Dimebag Darrell: Home of Deranged
From the heartland of Texas comes Pantera guitar dude Diamond Darrell, a heavy thrasher born in the bosom of the blues.
It isn’t that Diamond Darrell, Pantera’s ace guitarist, is a reclusive guy. He’s just a little hard to find sometimes.
Follow these instructions: First, get yourself to Dallas, Texas. Don’t linger—there are lots of handguns in Dallas. Travel 20- odd miles south on the toll road, and make a right on a narrow strip that passes through what used to be a huge plantation. Climb a small rise crested by Luby’s Cafeteria, and head into a maze of truck paths in the lonesomest, most godforsaken industrial park you are ever likely to see.
Welcome to Pantego, Texas.
Just outside of town, squatting in a sea of scrub weed and rain-faded Coors Light bottles, is a brown block house. Tacked on the door is a single sheet of spoiled notepaper bearing a faded, penciled message: “Pantego Studios, closed session.” Some low rumblings reverberate ominously behind the door.
“This is home, I pretty much grew up here,” says Diamond Darrell, pushing aside a stack of fan mail and girlie mags to clear a place for himself and his beer bottle. The studio is part-owned by Darrell’s father, Jerry Abbott, an independent country and western producer. Darrell, his big brother Vinnie Paul, Pantera’s drummer, and bassist Rex spent most of their childhood jamming here in Jerry’s place. The walls are festooned with relics of two divergent musical careers: A Gold record which Abbott received for his contribution to a Jimmy Buffett album hangs side-by-side with a Xeroxed snapshot of Darrell’s buddy, Judas Priest’s Rob Halford, flexing his biceps in front of a cactus, somewhere in the Arizona desert.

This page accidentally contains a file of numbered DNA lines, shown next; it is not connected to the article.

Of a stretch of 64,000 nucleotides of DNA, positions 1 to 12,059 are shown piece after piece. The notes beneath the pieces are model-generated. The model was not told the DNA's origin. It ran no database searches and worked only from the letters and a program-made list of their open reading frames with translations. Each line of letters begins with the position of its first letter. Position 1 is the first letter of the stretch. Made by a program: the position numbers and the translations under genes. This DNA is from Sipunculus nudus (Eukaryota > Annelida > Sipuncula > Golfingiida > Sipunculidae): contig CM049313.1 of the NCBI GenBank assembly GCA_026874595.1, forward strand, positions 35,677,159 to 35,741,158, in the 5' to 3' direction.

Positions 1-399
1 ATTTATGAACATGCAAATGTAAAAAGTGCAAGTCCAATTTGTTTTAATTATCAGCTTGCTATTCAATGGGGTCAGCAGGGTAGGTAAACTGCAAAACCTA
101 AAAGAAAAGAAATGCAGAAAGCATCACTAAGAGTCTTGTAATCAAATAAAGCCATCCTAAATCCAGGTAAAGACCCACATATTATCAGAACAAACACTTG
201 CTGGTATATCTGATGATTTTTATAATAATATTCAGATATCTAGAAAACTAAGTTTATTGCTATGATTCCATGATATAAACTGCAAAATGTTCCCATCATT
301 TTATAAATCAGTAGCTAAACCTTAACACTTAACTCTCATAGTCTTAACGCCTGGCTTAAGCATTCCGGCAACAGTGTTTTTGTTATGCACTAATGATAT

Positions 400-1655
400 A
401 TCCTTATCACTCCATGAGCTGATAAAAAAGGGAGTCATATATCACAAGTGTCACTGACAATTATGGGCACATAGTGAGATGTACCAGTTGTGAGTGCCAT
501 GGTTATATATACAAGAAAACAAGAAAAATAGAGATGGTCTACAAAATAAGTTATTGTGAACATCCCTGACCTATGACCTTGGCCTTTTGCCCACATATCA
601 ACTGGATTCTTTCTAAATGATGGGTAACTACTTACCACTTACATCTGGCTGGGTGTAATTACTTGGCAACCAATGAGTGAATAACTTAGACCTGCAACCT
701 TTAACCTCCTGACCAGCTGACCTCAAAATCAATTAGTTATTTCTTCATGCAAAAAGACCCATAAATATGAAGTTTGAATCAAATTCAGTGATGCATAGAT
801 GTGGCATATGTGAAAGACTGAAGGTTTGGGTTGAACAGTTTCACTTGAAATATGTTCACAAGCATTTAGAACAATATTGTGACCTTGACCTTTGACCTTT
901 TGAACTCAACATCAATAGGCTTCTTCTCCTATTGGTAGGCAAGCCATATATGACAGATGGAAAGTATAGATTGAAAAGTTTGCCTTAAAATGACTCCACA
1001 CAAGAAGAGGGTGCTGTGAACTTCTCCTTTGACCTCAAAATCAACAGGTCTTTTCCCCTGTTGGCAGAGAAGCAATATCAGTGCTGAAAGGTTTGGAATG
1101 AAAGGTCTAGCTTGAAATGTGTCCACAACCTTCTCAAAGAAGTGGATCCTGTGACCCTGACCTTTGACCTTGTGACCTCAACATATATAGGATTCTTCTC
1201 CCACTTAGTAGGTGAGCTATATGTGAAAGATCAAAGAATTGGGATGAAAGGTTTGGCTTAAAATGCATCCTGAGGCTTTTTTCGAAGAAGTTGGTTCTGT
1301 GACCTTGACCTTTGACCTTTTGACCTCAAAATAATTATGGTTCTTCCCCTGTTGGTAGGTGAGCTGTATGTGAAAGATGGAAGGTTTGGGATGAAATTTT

It was in these homey environs that in 1990 the band cut Cowboys from Hell, a killer 140,000-seller that put Pantera—and their namesake town—on the map. After eight years of thankless road work and four so-so independent releases, Pantera finally put it together with a sound that fused the rawest elements of thrash, hardcore, metal and Texas blues. The addition of New Orleans–bred singer Phil Anselmo—a hyperactive skinhead with a roller-derby approach to performance—has the band’s stage-diving cadre of supporters arguing with ever-increasing vehemence that Pantera is the world’s most raucous live act. For their part, Darrell and company have the Band-Aids, busted gear and bruises to prove it.
But the heart of the band has always been Darrell’s tight disciplined playing. Since he first picked up his dad’s guitar at the age of 13, Darrell has been perfecting his sound—the product of a bottomless bottom combined with a clarion-like lead tone and a blues man’s attention to the sound of each single note. On the road, Darrell’s presence transcends his role as guitarist. He’s a certified Lone Star Wildman, with burning-coal eyes and a crimson- stained fu-manchu moustache and beard. As one nervous management-type associated with the band apprehensively admits, “It’s a little scary sometimes. You never know what the hell this guy’s going to do next.” Which is to say that he likes partying hard and getting in people’s faces—especially mugs belonging to metal’s most self-important superstars.